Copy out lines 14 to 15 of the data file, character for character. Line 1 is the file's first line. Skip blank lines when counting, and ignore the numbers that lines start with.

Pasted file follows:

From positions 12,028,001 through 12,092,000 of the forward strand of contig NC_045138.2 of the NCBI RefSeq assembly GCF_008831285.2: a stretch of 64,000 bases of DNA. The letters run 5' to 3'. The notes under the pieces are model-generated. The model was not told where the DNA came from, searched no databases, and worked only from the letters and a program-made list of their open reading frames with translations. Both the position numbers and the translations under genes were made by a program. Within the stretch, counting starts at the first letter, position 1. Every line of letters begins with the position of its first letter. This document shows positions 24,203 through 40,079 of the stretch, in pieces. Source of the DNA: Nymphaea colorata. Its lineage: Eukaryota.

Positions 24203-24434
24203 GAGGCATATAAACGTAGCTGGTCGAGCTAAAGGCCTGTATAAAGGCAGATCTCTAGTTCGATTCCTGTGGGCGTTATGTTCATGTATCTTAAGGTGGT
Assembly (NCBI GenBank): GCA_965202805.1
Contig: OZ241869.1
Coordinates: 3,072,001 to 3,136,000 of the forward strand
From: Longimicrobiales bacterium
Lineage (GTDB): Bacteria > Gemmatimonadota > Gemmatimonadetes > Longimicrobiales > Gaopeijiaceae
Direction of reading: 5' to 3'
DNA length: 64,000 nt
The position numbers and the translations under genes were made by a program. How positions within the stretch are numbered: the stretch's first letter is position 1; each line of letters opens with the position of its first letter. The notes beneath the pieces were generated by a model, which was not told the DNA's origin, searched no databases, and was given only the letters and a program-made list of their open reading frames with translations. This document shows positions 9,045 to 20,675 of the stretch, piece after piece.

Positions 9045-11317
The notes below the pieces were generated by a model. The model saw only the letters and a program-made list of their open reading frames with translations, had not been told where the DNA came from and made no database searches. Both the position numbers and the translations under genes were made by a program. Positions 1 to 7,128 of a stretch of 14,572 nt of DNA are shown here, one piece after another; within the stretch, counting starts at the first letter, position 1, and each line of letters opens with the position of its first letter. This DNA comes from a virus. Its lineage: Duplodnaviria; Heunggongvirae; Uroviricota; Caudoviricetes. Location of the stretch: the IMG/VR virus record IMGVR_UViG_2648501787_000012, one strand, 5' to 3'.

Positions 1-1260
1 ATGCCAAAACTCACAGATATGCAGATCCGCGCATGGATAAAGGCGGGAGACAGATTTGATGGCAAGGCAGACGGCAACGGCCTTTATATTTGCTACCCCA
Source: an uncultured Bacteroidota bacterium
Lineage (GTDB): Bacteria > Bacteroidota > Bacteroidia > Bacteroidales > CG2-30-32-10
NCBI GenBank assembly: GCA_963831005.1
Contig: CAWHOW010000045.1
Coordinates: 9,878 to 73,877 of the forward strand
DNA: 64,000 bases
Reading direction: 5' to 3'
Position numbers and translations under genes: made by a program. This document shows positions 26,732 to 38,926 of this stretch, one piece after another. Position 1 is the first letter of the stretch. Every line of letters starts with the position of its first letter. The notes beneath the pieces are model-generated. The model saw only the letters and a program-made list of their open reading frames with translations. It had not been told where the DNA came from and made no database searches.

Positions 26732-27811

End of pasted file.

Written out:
Positions 1-1260
1 ATGCCAAAACTCACAGATATGCAGATCCGCGCATGGATAAAGGCGGGAGACAGATTTGATGGCAAGGCAGACGGCAACGGCCTTTATATTTGCTACCCCA